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      • Ok, so the idea that you would have a physical filing system makes a lot of sense to me. Because I work in digital, my system is more based that way. These days, I am only submitting my files to a few places, so that is fairly streamlined on my computer as well. It makes complete sense to me that when you are discussing your type of writing that keeping track of what has been submitted where would be pretty important.

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      • Thank you! I’m finding that this paper folder system is helping me feel more invested in the work. I can look over the files in the vertical file holder, select one or two that seem appealing to work on, slip them into my carry case with writing pad and computer, and head out to my workspace. Somehow it’s like I’m carrying them with me intentionally rather than lugging everything digitally inside the computer. That sounds a little odd, huh? Thanks for letting me think that through aloud. 🙂 And yes, I did make one mistake earlier this year sending something I’d already sent and had returned from a market. Luckily I noticed it right after submission, so I just sent a note to withdraw it, and even got a hand-emailed confirmation from the editor that he had pulled it, which was oddly affirming. 🙂

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      • Actually, that doesn’t sound odd to me at all, it sounds more “intentional” rather than “yeah, it’s all here somewhere” kind of thing.
        And, wow and actual e-mail rather than a generated one, I mean I get that maybe it wasn’t exactly good news, but still means there is an actual thinking person on the other end.

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  5. The crude old-fashioned way to preserve access to the original versions of things is to have a subfolder with a name like “Originals” and copy things there before editing them.  The main upside is that U can use several different editors in whatever sequence U like, w/o worrying about whether the editors have compatible history machinery.  The main downside is that storing and accessing intermediate states is a mess.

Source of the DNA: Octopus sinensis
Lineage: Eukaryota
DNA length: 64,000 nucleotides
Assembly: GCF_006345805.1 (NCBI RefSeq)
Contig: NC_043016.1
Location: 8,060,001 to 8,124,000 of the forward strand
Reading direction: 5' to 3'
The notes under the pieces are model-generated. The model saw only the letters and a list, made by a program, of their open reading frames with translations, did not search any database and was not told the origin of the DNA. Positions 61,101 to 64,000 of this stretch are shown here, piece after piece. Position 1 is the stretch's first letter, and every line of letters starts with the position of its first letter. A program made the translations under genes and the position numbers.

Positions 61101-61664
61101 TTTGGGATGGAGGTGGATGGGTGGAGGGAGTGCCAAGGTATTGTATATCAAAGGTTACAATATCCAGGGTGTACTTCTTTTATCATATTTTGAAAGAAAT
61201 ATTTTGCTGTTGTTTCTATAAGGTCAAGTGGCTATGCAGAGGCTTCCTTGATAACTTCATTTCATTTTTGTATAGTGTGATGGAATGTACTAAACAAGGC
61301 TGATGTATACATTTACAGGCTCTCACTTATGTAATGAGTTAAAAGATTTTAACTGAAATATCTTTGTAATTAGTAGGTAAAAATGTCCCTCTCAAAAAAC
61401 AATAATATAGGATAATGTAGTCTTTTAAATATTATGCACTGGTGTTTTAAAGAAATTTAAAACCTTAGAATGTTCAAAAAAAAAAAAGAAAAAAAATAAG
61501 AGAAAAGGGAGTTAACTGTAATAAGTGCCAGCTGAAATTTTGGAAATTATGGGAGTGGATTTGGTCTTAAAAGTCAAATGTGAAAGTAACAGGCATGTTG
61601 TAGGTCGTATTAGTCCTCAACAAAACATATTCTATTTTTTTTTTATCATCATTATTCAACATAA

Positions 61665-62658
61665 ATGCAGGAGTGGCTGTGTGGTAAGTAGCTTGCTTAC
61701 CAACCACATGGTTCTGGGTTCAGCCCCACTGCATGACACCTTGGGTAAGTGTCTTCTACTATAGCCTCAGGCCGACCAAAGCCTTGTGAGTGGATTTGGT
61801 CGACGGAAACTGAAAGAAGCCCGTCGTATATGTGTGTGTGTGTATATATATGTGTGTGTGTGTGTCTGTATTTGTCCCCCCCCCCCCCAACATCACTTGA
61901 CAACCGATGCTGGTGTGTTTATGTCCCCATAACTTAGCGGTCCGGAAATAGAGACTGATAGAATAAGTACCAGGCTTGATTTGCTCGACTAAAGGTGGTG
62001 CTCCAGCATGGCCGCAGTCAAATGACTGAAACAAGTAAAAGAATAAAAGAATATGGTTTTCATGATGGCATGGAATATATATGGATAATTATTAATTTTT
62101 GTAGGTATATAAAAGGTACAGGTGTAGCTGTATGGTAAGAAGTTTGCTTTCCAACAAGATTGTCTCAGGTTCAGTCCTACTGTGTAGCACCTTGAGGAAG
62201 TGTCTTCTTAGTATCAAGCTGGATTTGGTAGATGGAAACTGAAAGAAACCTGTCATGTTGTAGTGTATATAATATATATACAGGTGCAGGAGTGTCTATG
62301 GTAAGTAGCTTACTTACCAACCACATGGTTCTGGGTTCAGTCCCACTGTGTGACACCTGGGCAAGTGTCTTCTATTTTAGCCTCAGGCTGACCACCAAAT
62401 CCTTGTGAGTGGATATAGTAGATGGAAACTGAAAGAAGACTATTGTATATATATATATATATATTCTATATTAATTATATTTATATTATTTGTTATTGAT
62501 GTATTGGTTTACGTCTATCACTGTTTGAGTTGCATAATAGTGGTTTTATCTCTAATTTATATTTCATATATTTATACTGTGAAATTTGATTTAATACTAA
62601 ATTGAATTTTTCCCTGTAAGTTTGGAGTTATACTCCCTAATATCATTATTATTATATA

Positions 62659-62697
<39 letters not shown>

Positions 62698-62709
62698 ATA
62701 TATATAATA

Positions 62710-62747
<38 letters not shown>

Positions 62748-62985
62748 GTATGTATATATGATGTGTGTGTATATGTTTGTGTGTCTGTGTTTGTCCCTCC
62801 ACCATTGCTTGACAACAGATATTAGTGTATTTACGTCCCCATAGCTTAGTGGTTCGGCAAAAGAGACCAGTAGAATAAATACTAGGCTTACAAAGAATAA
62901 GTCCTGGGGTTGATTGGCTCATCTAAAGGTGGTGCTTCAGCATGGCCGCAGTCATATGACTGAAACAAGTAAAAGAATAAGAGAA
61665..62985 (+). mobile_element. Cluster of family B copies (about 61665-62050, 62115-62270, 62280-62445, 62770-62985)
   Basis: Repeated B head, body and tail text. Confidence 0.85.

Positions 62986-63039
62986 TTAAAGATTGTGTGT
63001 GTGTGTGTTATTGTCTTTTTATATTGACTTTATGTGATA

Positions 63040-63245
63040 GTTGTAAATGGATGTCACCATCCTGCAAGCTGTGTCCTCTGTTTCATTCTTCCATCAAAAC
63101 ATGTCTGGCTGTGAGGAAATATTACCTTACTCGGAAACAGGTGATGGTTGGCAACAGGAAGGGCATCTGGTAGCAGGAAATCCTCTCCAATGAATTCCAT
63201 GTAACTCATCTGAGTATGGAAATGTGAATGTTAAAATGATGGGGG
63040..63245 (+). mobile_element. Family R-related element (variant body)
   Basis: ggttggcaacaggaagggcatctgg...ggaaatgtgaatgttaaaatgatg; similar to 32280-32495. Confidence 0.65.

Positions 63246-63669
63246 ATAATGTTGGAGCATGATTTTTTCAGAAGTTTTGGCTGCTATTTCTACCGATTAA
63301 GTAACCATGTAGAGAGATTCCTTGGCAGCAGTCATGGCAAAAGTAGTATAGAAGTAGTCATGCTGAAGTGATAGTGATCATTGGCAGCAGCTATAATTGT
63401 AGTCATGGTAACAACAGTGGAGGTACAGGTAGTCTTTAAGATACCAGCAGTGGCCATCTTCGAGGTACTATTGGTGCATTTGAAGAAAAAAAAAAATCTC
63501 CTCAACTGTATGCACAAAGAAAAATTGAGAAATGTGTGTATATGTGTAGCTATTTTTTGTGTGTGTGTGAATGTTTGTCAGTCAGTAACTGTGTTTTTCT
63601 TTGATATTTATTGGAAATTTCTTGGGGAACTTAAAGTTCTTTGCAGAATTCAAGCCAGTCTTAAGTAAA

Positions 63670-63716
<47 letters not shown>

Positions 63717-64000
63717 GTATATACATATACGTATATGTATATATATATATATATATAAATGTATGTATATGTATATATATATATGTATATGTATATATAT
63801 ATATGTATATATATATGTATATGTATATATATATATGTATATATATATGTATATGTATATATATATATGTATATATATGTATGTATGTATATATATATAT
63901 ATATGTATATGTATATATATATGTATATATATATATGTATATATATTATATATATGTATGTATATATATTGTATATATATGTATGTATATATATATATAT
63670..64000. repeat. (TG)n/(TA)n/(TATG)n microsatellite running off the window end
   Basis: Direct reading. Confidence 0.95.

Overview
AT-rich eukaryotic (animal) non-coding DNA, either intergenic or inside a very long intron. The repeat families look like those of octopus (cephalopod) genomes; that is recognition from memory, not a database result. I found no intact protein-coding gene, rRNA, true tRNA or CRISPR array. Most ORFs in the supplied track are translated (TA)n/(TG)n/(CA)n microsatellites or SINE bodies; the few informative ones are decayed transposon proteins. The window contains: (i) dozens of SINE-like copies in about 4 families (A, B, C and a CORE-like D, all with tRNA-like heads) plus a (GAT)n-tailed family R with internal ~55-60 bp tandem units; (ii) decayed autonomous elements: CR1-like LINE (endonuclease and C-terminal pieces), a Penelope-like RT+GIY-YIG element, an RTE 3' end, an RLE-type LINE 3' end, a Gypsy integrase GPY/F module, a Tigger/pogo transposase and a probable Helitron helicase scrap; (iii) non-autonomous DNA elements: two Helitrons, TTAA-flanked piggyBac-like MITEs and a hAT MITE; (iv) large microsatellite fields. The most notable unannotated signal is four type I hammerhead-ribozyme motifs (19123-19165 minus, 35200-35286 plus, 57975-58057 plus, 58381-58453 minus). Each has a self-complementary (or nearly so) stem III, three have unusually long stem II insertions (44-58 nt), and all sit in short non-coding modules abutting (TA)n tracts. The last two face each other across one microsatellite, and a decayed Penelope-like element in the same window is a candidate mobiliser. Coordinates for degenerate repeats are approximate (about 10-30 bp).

Here are 2 quick notes on the photo at hand.  The only cropping I noticed was a little at the top, and I approve.  While the intense blue of the edited sky is within the boundaries of what can sometimes be seen, it competes for my attention with the foliage and flowers.  I think U are right to suspect that a lighter touch might work better.

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    • Yes, the subfolder approach is one way of making sure you have an original file, and the two downsides you mention were the biggest “problems” for me with that approach. File storage and organization aren’t a fun part of photography but certainly a part of the process that is important.

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  6. I too am a big fan of virtual copies Amy. I also use Luminar but find I prefer a combo of L/R and P/S. I think luminar overdoes it a bit in general. I actually preferred your original on this one as it’s a bit more natural to me. Then again, art is all about personal preference and experimentation is a great way to zero in on what most pleases each of us! Thanks for sharing your methodology.

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    • Thanks for you feedback Tina. Going a bit overboard does seem to be a Luminar tendency, although I’ve noticed for some of the edits, it applies them automatically at 100%, in which case that is going to be a case of me getting use to dialing that back.

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  7. Regarding Luminar, I think the original is still in you folder unless you saved over it.
    I’ve been playing with Luminaries and find it awkward, sounds like it is especially so on a Windows computer. Just my luck.
    My comment on the photo would be to ask you which better represents what you saw. In the as processed photo I felt like the intense sky drew my attention away from the flowers, but maybe that is what you saw. I often find that raw files aren’t as intense as what I remember seeing.

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    • Yes, you are right about the original still being in the folder, thank you for saying that because I hadn’t really thought about it quite that way, so that opens other possibilities when it come to saving the original file.
      I am using a Mac which seems to run Luminar better, which makes sense from the standpoint of that being its original application. However since they are looking to expand their market, the Windows gap really needs to be dealt with if they are going to be taken seriously.
      As to this actual scene, it was really intense, including the sky. It was a lot to take in on that very bright day.